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CLEOPATRA

                                                                               Oh!

CLEOPATRA

Oh!

THIDIAS

The scars upon your honor therefore he
60Does pity as constrainèd blemishes,
Not as deserved.

THIDIAS

So he regrets that any dishonorable acts were forced on you, not being performed of your own free will.

CLEOPATRA

                                 He is a god and knows
What is most right. Mine honor was not yielded,
But conquered merely.

CLEOPATRA

He is like a god and knows the truth. My honor wasn’t given; it was only dominated.

ENOBARBUS

                                (aside) To be sure of that,
I will ask Antony. Sir, sir, thou art so leaky
65That we must leave thee to thy sinking, for
Thy dearest quit thee.

ENOBARBUS

(aside) I’ll go get the truth of this from Antony. Sir, sir, are you so badly off that we must abandon you to your fate? Even your dearest friend has abandoned you.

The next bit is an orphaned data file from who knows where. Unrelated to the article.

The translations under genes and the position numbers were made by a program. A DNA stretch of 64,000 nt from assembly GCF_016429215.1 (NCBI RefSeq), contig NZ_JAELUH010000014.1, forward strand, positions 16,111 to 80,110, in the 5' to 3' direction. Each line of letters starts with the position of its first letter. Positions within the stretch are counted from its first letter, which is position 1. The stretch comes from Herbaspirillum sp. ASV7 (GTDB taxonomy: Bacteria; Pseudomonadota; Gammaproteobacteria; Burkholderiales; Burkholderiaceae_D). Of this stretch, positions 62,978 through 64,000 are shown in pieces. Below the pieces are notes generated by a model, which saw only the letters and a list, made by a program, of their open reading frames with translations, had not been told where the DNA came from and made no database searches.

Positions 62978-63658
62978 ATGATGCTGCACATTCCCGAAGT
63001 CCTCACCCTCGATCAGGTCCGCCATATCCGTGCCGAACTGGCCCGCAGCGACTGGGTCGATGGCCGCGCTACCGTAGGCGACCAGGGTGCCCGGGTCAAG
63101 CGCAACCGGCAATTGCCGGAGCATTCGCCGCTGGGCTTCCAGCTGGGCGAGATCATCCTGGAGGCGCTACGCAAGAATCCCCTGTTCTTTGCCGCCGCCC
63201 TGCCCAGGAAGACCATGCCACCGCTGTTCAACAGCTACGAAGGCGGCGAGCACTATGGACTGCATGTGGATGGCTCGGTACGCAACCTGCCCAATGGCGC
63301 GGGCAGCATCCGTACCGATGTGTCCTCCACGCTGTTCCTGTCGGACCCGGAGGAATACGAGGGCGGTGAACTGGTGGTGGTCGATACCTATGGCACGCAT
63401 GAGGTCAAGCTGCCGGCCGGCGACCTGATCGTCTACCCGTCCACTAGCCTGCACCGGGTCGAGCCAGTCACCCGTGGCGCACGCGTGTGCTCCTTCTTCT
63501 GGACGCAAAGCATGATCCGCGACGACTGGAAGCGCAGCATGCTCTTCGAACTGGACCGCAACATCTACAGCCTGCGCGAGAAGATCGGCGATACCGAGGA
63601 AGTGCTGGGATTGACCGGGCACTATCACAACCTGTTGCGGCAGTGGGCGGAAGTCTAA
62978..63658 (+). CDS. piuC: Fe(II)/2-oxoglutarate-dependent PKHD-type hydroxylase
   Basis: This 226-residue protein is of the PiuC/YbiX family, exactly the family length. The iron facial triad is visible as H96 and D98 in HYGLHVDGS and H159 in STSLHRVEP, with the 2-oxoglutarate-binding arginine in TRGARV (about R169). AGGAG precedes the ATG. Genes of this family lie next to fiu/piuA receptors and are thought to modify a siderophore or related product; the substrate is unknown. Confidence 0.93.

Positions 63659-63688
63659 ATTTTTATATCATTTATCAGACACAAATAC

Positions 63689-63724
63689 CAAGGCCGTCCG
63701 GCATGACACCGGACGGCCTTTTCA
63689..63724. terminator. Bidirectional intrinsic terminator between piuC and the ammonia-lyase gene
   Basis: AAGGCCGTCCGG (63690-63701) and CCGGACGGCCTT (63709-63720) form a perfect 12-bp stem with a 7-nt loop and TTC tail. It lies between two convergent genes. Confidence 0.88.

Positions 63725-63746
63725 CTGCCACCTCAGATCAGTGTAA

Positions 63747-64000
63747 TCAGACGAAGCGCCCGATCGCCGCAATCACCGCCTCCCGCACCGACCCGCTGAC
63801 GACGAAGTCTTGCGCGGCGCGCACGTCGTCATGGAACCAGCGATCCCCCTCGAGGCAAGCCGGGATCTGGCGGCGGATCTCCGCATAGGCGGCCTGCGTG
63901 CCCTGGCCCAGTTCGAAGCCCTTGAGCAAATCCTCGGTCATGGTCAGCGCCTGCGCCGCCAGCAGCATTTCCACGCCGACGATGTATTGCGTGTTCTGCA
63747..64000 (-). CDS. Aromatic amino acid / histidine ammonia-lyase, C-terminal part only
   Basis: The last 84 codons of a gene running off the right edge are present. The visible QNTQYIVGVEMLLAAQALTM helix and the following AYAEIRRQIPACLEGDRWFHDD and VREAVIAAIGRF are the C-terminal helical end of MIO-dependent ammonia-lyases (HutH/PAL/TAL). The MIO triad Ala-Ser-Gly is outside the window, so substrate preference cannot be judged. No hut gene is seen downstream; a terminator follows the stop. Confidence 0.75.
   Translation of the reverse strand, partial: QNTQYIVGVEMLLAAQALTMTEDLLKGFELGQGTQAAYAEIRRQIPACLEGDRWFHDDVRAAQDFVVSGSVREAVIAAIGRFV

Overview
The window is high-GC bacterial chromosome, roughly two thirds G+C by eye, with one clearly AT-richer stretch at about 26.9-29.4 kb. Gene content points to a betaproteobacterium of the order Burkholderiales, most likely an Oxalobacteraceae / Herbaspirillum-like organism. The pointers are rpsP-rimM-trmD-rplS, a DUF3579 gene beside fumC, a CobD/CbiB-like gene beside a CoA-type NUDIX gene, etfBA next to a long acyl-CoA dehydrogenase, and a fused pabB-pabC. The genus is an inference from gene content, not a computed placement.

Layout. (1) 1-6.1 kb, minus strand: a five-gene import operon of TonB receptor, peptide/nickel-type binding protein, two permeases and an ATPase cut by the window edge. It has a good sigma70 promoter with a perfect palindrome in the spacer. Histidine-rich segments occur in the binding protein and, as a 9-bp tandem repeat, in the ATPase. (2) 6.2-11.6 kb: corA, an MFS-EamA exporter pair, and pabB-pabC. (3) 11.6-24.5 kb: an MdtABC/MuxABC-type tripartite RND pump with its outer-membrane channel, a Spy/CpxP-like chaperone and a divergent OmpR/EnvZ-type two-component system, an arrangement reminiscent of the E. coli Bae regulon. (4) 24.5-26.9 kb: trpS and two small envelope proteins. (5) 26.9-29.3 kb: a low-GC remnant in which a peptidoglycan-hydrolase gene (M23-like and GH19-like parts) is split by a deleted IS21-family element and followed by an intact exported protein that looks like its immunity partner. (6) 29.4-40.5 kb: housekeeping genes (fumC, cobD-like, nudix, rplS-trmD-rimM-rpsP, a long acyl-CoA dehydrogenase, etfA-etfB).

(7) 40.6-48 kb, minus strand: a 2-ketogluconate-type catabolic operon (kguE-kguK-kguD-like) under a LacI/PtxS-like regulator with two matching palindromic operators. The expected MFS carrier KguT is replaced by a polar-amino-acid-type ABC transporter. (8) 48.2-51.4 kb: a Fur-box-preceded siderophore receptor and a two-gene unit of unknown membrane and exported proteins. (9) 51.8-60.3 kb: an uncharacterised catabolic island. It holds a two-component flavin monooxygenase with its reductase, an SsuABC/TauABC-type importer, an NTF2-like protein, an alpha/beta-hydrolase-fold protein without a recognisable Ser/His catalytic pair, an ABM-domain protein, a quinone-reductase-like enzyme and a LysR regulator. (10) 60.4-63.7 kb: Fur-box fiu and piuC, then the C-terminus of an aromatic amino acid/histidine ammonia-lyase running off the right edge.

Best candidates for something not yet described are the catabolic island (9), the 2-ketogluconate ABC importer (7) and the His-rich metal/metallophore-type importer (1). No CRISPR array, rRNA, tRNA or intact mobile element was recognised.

Exit ENOBARBUS
ENOBARBUS exits.

THIDIAS

                                            Shall I say to Caesar
What you require of him? For he partly begs
To be desired to give. It much would please him
That of his fortunes you should make a staff
70To lean upon. But it would warm his spirits
To hear from me you had left Antony
And put yourself under his shroud,
The universal landlord.

THIDIAS

Shall I tell Caesar what you request from him? He almost begs for the opportunity to help you. It would please him very much if you would rely on his wealth and success to support you. But he would feel even better if I could tell him that you had left Antony and put yourself under his protection.

CLEOPATRA

                                               What’s your name?

CLEOPATRA

What’s your name?

THIDIAS

My name is Thidias.

THIDIAS

My name is Thidias.

CLEOPATRA

                                         Most kind messenger,
75Say to great Caesar this in deputation:
I kiss his conqu’ring hand. Tell him I am prompt
To lay my crown at ’s feet, and there to kneel.
Tell him, from his all-obeying breath I hear
The doom of Egypt.

CLEOPATRA

Most kind messenger, tell great Caesar that through his deputy I kiss his conquering hand. Tell him I am ready to lay my crown at his feet and kneel before him. Tell him—whose decrees are obeyed by the whole world—that I will accept the fate he chooses for Egypt.